Yesterday I talked about pruning your trees and shrubs, today I want to talk a little more about pruning your fruit trees. We used to have a small orchard several years ago, until we moved to where we currently live. Giving up that small fruit orchards was one of the hardest parts about moving. But when we moved we planted several fruit trees and now we have a smaller, but still big enough for us, orchard.
Fruit trees should be pruned and the branches thinned out every spring for maximum fruit production. You don’t want to cut the tree back too much, but you do want to open up the middle a little so sunlight can filter through the branches and leaves to get to the fruit.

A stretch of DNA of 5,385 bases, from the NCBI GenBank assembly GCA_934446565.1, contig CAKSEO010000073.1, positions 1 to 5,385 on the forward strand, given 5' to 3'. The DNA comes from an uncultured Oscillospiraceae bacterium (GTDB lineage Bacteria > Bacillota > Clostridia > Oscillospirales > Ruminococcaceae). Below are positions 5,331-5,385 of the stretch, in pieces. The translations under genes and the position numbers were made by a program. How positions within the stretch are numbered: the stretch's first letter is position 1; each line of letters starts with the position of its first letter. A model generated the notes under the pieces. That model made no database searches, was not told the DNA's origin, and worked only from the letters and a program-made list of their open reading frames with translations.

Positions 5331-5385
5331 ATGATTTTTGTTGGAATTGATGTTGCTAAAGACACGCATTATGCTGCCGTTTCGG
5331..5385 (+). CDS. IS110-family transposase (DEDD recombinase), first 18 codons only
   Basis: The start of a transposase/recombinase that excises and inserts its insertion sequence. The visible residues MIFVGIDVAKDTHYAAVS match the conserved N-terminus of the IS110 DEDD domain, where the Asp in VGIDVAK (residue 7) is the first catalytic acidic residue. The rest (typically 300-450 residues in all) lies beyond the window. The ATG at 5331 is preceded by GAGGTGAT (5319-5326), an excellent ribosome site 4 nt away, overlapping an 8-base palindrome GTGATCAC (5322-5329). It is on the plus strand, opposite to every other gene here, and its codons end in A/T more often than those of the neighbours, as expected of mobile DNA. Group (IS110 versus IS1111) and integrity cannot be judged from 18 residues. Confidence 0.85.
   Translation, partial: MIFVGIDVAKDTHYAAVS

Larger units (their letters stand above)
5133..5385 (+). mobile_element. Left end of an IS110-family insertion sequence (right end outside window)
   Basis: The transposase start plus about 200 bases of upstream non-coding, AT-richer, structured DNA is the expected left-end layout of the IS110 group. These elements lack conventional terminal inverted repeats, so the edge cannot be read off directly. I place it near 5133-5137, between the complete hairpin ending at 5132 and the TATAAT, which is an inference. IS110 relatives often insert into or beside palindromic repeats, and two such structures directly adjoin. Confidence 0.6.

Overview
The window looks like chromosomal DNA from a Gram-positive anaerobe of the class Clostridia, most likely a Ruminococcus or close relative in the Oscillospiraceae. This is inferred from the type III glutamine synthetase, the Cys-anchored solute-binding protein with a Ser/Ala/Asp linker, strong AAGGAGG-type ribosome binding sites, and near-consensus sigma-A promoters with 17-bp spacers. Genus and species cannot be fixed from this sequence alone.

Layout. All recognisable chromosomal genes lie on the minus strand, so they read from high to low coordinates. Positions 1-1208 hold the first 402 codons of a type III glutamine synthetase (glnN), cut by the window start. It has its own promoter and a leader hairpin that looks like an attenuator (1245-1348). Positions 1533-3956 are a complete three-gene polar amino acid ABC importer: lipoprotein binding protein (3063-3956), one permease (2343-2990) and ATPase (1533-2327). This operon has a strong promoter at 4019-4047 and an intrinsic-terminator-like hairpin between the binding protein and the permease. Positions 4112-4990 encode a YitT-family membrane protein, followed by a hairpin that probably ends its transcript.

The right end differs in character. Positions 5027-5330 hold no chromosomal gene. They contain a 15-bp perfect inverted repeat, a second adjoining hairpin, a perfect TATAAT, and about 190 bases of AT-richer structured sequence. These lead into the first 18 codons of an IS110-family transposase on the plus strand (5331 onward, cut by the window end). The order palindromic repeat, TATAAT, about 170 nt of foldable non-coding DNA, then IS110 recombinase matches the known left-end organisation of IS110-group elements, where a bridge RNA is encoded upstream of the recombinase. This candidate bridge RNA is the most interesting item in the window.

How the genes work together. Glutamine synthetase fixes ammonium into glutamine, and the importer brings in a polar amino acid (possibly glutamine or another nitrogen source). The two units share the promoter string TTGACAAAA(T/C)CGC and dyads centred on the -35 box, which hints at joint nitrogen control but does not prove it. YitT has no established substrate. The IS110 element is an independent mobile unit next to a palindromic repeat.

You also want to get any sucker branches trimmed off the base of the tree (these are usually branches that grow straight up, and detract from the tree instead of adding to it and giving fruit).
If you’re looking for some in depth fruit tree pruning guide check out a couple of these links:
- Apple Tree Pruning
- Training and Pruning Fruit Trees
- Pruning Grapes
- 10 Basics of How and When to Prune Fruit Trees
If at all possible, you’ll want to finish your pruning before your trees come out of their dormant stage and start blooming. Light pruning is ok during the summer, but too much pruning during the late spring and summer months can be hard on your fruit tree, and reduce your fruit production.
Image L Gerlach